Medizinische Universität Graz Austria/Österreich - Forschungsportal - Medical University of Graz

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SHR Neuro Krebs Kardio Lipid

Debette, S; Bis, JC; Fornage, M; Schmidt, H; Ikram, MA; Sigurdsson, S; Heiss, G; Struchalin, M; Smith, AV; van der Lugt, A; Decarli, C; Lumley, T; Knopman, DS; Enzinger, C; Eiriksdottir, G; Koudstaal, PJ; Destefano, AL; Psaty, BM; Dufouil, C; Catellier, DJ; Fazekas, F; Aspelund, T; Aulchenko, YS; Beiser, A; Rotter, JI; Tzourio, C; Shibata, DK; Tscherner, M; Harris, TB; Rivadeneira, F; Atwood, LD; Rice, K; Gottesman, RF; van Buchem, MA; Uitterlinden, AG; Kelly-Hayes, M; Cushman, M; Zhu, Y; Boerwinkle, E; Gudnason, V; Hofman, A; Romero, JR; Lopez, O; van Duijn, CM; Au, R; Heckbert, SR; Wolf, PA; Mosley, TH; Seshadri, S; Breteler, MM; Schmidt, R; Launer, LJ; Longstreth, WT.
Genome-wide association studies of MRI-defined brain infarcts: meta-analysis from the CHARGE Consortium.
Stroke. 2010; 41(2): 210-217. [OPEN ACCESS]
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Autor/innen der Med Uni Graz:
Enzinger Christian
Fazekas Franz
Schmidt Helena
Schmidt Reinhold
Tscherner Maria

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Number of Figures: 4
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BACKGROUND AND PURPOSE: Previous studies examining genetic associations with MRI-defined brain infarct have yielded inconsistent findings. We investigated genetic variation underlying covert MRI infarct in persons without histories of transient ischemic attack or stroke. We performed meta-analysis of genome-wide association studies of white participants in 6 studies comprising the Cohorts for Heart and Aging Research in Genomic Epidemiology (CHARGE) consortium. METHODS: Using 2.2 million genotyped and imputed single nucleotide polymorphisms, each study performed cross-sectional genome-wide association analysis of MRI infarct using age- and sex-adjusted logistic regression models. Study-specific findings were combined in an inverse-variance-weighted meta-analysis, including 9401 participants with mean age 69.7 (19.4% of whom had >or=1 MRI infarct). RESULTS: The most significant association was found with rs2208454 (minor allele frequency, 20%), located in intron 3 of MACRO domain containing 2 gene and in the downstream region of fibronectin leucine-rich transmembrane protein 3 gene. Each copy of the minor allele was associated with lower risk of MRI infarcts (odds ratio, 0.76; 95% confidence interval, 0.68-0.84; P=4.64x10(-7)). Highly suggestive associations (P<1.0x10(-5)) were also found for 22 other single nucleotide polymorphisms in linkage disequilibrium (r(2)>0.64) with rs2208454. The association with rs2208454 did not replicate in independent samples of 1822 white and 644 black participants, although 4 single nucleotide polymorphisms within 200 kb from rs2208454 were associated with MRI infarcts in the black population sample. CONCLUSIONS: This first community-based, genome-wide association study on covert MRI infarcts uncovered novel associations. Although replication of the association with top single nucleotide polymorphisms failed, possibly because of insufficient power, results in the black population sample are encouraging, and further efforts at replication are needed.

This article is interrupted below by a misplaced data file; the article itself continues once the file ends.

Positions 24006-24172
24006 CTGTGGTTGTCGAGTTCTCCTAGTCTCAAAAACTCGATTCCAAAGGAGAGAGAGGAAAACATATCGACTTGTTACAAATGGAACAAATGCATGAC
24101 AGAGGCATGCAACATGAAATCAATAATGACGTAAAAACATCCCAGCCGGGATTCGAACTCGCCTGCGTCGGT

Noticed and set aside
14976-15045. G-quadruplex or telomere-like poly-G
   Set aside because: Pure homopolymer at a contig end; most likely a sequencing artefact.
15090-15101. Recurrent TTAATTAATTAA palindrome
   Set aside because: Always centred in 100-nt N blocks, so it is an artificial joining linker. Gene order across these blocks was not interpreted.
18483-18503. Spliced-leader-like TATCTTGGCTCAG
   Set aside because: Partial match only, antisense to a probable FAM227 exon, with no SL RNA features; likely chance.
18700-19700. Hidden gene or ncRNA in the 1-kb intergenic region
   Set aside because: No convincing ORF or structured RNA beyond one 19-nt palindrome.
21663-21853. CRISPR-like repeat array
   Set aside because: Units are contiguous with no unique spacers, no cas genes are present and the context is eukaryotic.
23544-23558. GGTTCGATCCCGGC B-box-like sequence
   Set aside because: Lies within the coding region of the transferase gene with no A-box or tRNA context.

Find related publications in this database (using NLM MeSH Indexing)
African Americans - genetics
Aged -
Brain - pathology Brain - physiopathology
Brain Infarction - genetics Brain Infarction - pathology Brain Infarction - physiopathology
Cohort Studies -
DNA Mutational Analysis -
Female -
Gene Frequency - genetics
Genetic Markers - genetics
Genetic Predisposition to Disease - genetics
Genetic Testing -
Genetic Variation - genetics
Genome-Wide Association Study - statistics and numerical data
Humans -
Linkage Disequilibrium - genetics
Magnetic Resonance Imaging -
Male -
Middle Aged -
Polymorphism, Single Nucleotide - genetics
Prospective Studies -

Find related publications in this database (Keywords)
brain infarction
cohort study
genome-wide association study
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